THE Publishing Studies Programme at the Kwame Nkrumah University of Science and Technology (KNUST), initiated 25 years ago, is making great impact in the operations of the publishing industry in the country.
The department has so far turned out 955 graduates.
Mr Isaac Kofi Appiah, a lecturer at the Publishing Studies Department of KNUST, who made this observation, said research conducted last year revealed that 234 graduates of the department, out of the 350 sampled, were working in publishing—related establishments.
Mr Appiah said this when he presented a paper on the topic “The role of the publishing training on industry over the past 25 years”, at a public lecture at KNUST in Kumasi on Thursday.
He said 61 of the graduates were also found in teaching at various educational institutions, while 55 were in other institutions.
Mr Appiah, who is a former head of department of the programme, said the results from the research attested to the fact that the graduates from the publishing programme had had a positive impact on the industry.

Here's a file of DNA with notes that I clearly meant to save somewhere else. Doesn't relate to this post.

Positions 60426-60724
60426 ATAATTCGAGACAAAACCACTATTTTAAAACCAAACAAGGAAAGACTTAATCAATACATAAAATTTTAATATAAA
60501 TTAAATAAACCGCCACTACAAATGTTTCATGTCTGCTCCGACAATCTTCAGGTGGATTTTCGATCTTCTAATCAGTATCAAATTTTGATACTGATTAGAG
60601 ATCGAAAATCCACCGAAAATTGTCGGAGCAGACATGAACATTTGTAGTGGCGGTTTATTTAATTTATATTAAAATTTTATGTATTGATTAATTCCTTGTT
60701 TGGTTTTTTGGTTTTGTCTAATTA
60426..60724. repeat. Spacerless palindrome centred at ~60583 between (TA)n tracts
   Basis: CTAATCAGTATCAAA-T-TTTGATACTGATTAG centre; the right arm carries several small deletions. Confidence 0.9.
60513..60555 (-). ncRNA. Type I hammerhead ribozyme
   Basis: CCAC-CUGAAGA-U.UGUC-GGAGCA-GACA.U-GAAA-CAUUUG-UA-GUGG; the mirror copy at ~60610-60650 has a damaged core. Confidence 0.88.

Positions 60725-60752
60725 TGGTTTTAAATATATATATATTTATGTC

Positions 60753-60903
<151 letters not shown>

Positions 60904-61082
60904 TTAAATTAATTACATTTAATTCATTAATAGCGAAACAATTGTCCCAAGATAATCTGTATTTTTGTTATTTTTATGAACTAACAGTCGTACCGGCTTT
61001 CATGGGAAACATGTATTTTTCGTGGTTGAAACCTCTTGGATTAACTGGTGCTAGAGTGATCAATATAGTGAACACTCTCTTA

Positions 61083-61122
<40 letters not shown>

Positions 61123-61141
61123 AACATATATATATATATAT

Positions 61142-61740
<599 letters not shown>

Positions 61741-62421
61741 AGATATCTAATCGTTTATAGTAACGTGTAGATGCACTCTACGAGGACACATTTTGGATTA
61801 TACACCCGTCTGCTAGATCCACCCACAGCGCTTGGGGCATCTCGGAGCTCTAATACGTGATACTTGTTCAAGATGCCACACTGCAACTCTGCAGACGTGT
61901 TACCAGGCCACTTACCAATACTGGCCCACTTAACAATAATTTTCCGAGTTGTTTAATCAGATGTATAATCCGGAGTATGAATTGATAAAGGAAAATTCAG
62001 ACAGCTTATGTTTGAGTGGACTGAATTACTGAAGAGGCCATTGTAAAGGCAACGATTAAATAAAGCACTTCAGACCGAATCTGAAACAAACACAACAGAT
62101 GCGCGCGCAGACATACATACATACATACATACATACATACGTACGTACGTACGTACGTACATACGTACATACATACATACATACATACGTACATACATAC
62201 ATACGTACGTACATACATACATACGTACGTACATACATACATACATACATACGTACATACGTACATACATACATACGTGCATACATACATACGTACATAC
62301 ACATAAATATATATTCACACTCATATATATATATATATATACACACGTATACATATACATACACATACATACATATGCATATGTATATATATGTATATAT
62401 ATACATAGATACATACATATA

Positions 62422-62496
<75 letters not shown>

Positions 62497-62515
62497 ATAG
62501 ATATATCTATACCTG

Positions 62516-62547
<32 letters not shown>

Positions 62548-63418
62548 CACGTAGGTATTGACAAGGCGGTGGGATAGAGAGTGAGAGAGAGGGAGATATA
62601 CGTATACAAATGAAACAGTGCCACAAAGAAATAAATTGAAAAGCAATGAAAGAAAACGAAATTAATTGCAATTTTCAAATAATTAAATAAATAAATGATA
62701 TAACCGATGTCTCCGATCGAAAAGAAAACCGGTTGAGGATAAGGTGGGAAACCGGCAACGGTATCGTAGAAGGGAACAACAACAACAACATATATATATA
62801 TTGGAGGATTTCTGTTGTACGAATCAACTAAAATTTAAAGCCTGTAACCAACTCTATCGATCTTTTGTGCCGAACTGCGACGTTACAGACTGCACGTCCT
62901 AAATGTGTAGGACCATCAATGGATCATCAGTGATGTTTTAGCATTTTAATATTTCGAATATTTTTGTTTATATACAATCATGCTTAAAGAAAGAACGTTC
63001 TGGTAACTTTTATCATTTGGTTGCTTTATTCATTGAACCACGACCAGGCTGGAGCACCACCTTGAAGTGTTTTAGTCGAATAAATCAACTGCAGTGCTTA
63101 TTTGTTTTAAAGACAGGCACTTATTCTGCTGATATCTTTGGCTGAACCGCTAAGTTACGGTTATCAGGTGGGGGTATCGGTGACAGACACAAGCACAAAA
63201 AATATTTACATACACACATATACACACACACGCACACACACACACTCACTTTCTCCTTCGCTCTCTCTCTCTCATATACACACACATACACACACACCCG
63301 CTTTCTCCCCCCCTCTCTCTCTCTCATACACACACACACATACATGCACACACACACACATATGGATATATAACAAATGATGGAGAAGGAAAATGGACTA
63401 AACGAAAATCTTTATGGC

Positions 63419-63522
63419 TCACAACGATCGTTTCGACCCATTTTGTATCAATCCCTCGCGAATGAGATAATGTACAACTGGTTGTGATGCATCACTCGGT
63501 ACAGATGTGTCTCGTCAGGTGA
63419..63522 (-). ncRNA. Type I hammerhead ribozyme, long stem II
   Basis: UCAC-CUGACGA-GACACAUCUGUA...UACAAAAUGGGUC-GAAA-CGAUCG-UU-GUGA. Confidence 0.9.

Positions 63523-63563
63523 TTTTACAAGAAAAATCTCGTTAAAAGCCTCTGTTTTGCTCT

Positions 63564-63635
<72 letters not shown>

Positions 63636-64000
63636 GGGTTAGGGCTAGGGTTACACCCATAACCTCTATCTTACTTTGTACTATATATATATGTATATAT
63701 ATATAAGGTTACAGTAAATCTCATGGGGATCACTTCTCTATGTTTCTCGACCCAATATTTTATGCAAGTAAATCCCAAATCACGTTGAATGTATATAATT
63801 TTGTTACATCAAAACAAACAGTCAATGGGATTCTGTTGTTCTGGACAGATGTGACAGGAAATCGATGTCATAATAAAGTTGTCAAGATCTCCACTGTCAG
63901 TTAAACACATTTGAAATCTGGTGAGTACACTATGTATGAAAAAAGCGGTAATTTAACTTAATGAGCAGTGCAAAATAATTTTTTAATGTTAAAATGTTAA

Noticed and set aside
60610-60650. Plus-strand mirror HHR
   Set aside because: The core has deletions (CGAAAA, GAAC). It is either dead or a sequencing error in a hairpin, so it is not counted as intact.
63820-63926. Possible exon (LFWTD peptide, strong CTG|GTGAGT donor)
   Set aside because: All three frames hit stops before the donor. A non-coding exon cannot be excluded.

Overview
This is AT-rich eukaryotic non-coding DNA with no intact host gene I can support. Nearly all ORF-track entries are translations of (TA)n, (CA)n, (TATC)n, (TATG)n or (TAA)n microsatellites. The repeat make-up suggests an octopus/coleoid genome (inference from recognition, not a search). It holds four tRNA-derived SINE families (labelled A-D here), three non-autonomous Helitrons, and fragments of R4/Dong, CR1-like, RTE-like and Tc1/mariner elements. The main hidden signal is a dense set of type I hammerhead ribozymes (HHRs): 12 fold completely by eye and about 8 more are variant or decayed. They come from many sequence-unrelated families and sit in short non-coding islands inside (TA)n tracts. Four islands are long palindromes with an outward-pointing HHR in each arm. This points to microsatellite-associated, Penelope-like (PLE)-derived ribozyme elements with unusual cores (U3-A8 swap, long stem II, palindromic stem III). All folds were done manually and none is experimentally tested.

He therefore called for the industrial attachment module of the programme to be extended to cover one academic year to enable students to acquire more industrial experience before they graduate.
Mr Appiah disclosed that there was the need for lecturers to upgrade themselves in terms of practical exposure so that they would keep abreast of state-of-the-art technology.
For instance, he said, those in the areas of design and printing faced an uphill task in keeping up with technology as some of the equipment for their work became outmoded frequently.
Rev. Dr Edem Kweku Tettey, another lecturer at the department, presenting a paper on the topic “attaining professionalism in the book industry of Ghana: Where are you going?, called on the government and other stakeholders in the book Industry to work towards giving legal backing to publishing and printing activities.
He, therefore, called for the formation of a professional body to control and direct activities involved in the book and the publishing industry in the country, which he believed could be a great source of revenue for the country.